Progressive MS studies


REPORT FROM AAN – BOSTON, MA, APRIL 22-28, 2017 AAN 2017: There is a growing body of data on the use of disease-modifying therapies in patients with progressive multiple sclerosis. The following is a summary of key studies presented at AAN 2017.

Ocrelizumab: In the phase III ORATORIO trial in primary-progressive MS, a significantly lower proportion of patients had 24-week confirmed disability progression with ocrelizumab 600 mg q24 weeks versus placebo (32.9% vs. 39.3%; 24% reduction) (Montalban et al. N Engl J Med 2017;376:209-220). A new analysis of ORATORIO examined a novel composite measure, NEPAD (for no evidence of progression or active disease), from baseline to week 120 (Wolinsky et al. AAN 2017; abstract P4.384).

Progression was assessed using EDSS and Timed 25-Foot Walk (T25FW); active disease was defined as no relapses or new MRI activity (new Gd+ T1, new/enlarging T2 lesions). The proportion of patients achieving NEPAD at week 120 was 29.9% with ocrelizumab vs. 9.4% with placebo (risk ratio 3.15).

Natalizumab: ASCEND was a phase III trial in SPMS that was terminated when active treatment failed to significantly delay disability progression versus placebo, however, an extension is ongoing (Hartung et al. AAN 2017; abstract P5.330). A total of 63.7% participated in the extension; median follow-up was 160.4 weeks for the continuous NTZ group, and 156.9 weeks for the placebo-NTZ group. Patients on continuous NTZ vs. placebo-NTZ were less likely to demonstrate progression on the composite endpoint (52% vs. 61%). Benefits were more evident on 9-Hole Peg Test than on EDSS or T25FW. The authors suggested that results support the idea of a therapeutic lag, a concept that was proposed at last year’s ECTRIMS (Sormani et al. ECTRIMS 2016; abstract 215) (see ECTRIMS slide deck, NeuroSens, October 24, 2016).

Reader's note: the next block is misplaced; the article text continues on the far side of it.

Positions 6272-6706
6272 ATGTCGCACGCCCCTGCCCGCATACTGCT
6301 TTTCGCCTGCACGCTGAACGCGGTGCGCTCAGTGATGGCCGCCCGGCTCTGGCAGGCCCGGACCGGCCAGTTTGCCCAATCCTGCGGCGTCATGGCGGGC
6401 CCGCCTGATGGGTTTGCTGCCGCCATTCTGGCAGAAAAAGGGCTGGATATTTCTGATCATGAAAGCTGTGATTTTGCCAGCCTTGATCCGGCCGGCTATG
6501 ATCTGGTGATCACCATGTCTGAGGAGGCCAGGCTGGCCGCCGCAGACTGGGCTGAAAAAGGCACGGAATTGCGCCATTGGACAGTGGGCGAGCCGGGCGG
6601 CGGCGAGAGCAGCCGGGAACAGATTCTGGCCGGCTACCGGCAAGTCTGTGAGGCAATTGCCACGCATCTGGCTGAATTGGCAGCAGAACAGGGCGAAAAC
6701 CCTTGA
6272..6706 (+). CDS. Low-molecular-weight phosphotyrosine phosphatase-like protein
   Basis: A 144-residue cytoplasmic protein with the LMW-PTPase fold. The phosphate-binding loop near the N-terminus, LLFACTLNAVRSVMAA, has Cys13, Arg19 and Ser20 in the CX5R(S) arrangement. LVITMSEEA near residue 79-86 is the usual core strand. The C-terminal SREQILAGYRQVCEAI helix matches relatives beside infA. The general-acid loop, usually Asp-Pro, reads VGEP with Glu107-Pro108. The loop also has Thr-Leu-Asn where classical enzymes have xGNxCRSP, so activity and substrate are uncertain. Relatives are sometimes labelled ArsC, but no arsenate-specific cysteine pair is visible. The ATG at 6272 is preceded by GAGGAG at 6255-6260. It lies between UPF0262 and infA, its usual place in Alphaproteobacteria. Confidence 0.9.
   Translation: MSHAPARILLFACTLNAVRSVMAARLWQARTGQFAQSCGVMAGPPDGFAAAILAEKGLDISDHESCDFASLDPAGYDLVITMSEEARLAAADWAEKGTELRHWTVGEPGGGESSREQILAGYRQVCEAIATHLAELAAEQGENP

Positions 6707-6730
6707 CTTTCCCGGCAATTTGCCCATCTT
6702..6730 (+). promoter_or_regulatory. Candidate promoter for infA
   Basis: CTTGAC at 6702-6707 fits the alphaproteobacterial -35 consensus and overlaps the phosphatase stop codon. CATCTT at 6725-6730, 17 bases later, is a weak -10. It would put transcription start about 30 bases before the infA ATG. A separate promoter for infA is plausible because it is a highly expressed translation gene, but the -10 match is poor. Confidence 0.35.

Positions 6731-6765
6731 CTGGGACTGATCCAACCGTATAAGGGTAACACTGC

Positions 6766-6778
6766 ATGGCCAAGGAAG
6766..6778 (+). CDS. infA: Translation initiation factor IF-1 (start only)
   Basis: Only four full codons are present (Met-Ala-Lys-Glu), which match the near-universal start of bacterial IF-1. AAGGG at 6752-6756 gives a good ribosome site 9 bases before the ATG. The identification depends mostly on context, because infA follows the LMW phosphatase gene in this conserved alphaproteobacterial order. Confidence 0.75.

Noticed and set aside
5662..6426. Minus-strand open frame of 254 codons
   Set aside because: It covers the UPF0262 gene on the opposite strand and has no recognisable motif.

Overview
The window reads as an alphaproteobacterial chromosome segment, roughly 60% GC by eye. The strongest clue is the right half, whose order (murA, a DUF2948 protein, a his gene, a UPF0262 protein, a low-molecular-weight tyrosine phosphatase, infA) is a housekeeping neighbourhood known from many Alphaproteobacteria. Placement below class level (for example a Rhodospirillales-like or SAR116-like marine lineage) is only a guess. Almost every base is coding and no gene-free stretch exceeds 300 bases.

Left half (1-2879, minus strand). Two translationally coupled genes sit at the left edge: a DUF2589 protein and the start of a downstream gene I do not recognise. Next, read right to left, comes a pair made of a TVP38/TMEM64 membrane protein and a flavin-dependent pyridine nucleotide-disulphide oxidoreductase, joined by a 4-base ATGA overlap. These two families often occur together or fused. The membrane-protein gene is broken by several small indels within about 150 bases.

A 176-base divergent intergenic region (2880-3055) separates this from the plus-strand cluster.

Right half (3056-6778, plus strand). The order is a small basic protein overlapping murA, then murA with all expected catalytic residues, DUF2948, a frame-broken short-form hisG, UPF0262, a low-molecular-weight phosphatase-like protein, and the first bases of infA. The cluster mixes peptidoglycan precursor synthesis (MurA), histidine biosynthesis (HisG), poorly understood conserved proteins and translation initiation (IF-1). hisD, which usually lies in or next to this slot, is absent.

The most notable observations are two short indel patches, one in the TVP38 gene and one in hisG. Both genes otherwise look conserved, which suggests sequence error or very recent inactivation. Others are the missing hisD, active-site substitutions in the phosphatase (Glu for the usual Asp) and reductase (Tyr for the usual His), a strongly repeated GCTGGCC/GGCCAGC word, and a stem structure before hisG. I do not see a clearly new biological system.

Teriflunomide: A small number of patients enrolled in the phase III TEMSO and TOWER trials had SPMS (n=60) or PPMS (n=62); 59% completed the core studies (Nelson et al. AAN 2017; abstract S33.008). During the 9-year extension, 80.3% of progressive patients experienced no 12-week confirmed disability progression; median EDSS score was unchanged from baseline.

Siponimod: This novel agent is a sphingosine-1-phosphate (S1P) receptor modulator selective for S1P1 and S1P5 receptors. The clinical development program includes EXPAND, a phase III trial in SPMS (Kappos et al. AAN 2017; CT.002). Subjects received placebo or siponimod 2 mg/day after a 6-day dose titration. The proportion of patients with 24-week confirmed disability progression was 19.9% with siponimod vs. 25.5% with placebo; relative risk reduction was 26%. A subgroup analysis reported a significant reduction in disability risk in patients without active inflammation (no relapses in prior 2 years; no Gd+ lesions at baseline). There were also significant effects on T2 lesion volume and percent brain volume change from baseline with siponimod. (Fox and colleagues. AAN 2017; S33.007). In the safety analysis, the rate of discontinuation due to adverse effects was 7.6% with siponimod vs. 5.1% with placebo (Fox et al. AAN 2017; abstract S33.007). The most common adverse effects with siponimod were headache, nasopharyngitis, UTI, falls and hypertension. The incidence of infections and malignancies was similar with siponimod and placebo. There were few episodes of bradyarrhythmia with dose titration.

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